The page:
How Non-Combat PTSD Stressors Qualify for VA Disability Benefits

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Non-Combat PTSD

Post-traumatic stress disorder can manifest weeks, months, or even years after a person has survived a traumatic event. While the trauma associated with combat has been well documented, non-combat PTSD does not always receive the recognition and validation it deserves compared to other serious injuries. Non-combat PTSD symptoms are often identical to combat service-related PTSD that occurs due to serving in a combat zone. Flashbacks, nightmares, anxiety, and anger are some of the most common symptoms associated with non-combat PTSD.

Service Connection for Non-Combat PTSD

Veterans who suffer from one or more non-combat PTSD stressors must provide the Department of Veterans Affairs (VA) with credible supporting evidence that they developed this common mental health condition due to events they experienced while on active duty. They can submit anything from lay statements to medical evidence to newspaper articles and even testimonials from fellow veterans to prove that the event took place and that it had a traumatic effect on them. 

VA Disability Ratings for PTSD

When a veteran submits a claim for VA disability benefits based on PTSD, a claims examiner reviews the evidence and decides whether the stressor event is combat or non-combat related. The claims examiner then assigns a disability rating between 0 and 100 percent at intervals of 0, 10, 30, 50, 70, or 100. We provide a brief explanation of each level of disability associated with a diagnosis of PTSD below. If you want a more thorough look at PTSD ratings, click here.

  • 0 percent: Although the veteran has received an official mental health diagnosis of PTSD, the VA claims examiner does not feel that symptoms are severe enough to interfere with social or occupational function. Veterans who receive this disability rating do not yet need to take any medication for their mental health condition, unlike other former service members.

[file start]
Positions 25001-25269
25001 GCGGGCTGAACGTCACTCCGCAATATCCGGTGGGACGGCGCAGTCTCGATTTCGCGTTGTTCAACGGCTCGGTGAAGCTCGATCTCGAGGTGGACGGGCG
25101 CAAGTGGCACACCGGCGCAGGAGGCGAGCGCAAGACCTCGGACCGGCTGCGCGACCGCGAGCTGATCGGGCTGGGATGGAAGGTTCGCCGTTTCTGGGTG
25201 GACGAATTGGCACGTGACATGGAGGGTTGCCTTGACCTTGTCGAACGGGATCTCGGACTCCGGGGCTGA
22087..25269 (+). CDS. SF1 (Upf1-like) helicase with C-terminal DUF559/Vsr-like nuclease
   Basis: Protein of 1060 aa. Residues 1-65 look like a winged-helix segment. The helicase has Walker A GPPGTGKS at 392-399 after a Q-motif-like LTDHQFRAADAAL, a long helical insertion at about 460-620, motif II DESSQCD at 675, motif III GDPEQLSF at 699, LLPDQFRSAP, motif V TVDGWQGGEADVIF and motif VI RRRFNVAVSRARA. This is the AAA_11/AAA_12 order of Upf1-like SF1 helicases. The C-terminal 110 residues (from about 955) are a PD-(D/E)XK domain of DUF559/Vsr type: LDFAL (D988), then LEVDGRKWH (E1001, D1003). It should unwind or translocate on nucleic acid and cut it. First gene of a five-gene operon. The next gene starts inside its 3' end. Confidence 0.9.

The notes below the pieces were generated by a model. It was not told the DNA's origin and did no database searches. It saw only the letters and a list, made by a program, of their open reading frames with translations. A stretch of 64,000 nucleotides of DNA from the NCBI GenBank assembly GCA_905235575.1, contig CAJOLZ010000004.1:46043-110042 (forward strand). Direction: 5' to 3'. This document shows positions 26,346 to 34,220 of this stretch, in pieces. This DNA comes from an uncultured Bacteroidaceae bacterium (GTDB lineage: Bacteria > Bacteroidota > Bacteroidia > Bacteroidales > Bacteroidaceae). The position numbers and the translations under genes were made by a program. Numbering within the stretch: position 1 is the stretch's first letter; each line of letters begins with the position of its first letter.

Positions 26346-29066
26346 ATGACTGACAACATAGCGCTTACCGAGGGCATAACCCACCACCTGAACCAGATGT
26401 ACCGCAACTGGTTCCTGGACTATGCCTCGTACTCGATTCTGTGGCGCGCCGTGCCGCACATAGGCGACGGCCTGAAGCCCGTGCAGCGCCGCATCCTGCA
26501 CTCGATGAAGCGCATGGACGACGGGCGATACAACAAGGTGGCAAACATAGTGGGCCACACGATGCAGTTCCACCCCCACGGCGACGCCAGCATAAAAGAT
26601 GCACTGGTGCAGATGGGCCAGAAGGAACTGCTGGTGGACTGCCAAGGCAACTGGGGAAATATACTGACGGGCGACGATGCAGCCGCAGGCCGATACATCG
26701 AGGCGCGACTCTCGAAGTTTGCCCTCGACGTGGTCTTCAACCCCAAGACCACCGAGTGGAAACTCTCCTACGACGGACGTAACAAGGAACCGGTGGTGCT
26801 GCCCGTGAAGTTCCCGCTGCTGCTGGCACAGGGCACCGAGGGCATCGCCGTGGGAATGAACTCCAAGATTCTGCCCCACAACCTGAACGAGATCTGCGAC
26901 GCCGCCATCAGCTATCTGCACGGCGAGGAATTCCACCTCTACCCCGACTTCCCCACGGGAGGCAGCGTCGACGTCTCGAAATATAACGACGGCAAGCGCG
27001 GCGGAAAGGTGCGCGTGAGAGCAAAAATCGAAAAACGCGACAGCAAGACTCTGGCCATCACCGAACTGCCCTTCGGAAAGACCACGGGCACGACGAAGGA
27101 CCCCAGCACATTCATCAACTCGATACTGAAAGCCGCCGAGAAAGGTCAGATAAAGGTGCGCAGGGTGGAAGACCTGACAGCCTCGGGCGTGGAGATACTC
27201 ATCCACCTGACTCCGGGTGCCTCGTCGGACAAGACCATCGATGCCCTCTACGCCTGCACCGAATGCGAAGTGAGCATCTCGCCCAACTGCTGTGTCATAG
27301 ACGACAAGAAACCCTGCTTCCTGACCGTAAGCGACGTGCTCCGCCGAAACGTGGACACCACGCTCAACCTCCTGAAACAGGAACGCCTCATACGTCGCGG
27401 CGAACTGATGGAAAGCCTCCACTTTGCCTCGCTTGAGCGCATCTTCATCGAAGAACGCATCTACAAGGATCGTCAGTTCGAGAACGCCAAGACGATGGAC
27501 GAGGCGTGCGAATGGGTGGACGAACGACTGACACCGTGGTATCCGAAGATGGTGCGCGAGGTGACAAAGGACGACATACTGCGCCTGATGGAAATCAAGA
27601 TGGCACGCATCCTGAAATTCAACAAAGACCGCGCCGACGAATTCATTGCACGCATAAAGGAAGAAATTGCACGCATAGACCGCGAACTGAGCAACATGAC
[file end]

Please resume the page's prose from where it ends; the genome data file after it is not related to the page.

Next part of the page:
• 10 percent: The veteran has mild symptoms of PTSD that can come and go. The PTSD symptoms may decrease efficiency at work when the veteran is under stress. Veterans with a 10 percent disability rating typically have their PTSD symptoms under control due to continuous use of medication.
  • 30 percent: Veterans experience occasional impairment in work and social functions. At this level, most veterans with combat or non-combat PTSD can care for their daily needs. Common symptoms of this mental health condition at a 30 percent disability rating include chronic sleep impairment, panic attacks, anxiety, depressed mood, feelings of suspiciousness towards others, and/or mild memory impairment.
  • 50 percent: Veterans claims at this level show demonstrated proof of social and occupational impairment due to symptoms that can include a flat affect, panic attacks occurring more than once per week, short-term and long-term memory impairment, difficulty with abstract thinking, lack of motivation, difficulty controlling moods, and/or challenges with maintaining satisfactory personal and professional relationships.
  • 70 percent: When a veteran submits a PTSD claim that meets this threshold, the claims examiner has verified significant difficulty in most areas of life. These can include work, personal relationships, suicidal ideation, illogical speech, obsessive rituals, a near-continuous state of panic or depression, difficulty with self-care and independent functioning, lack of impulse control, neglect of personal hygiene, spatial disorientation, inability to cope with stress, and/or inability to maintain satisfying relationships with others.
  • 100 percent: Claimants entitled to receive veterans benefits at a 100 percent disability rating have demonstrated total social and occupational impairment. Non-combat PTSD symptoms present as ongoing delusions, thought process disruptions, significant inappropriate behavior, real and present danger of harming themselves or others, inability to perform self-care or activities of daily living, time and place disorientation, and/or memory loss severe enough to not remember their own name or the names of close family members.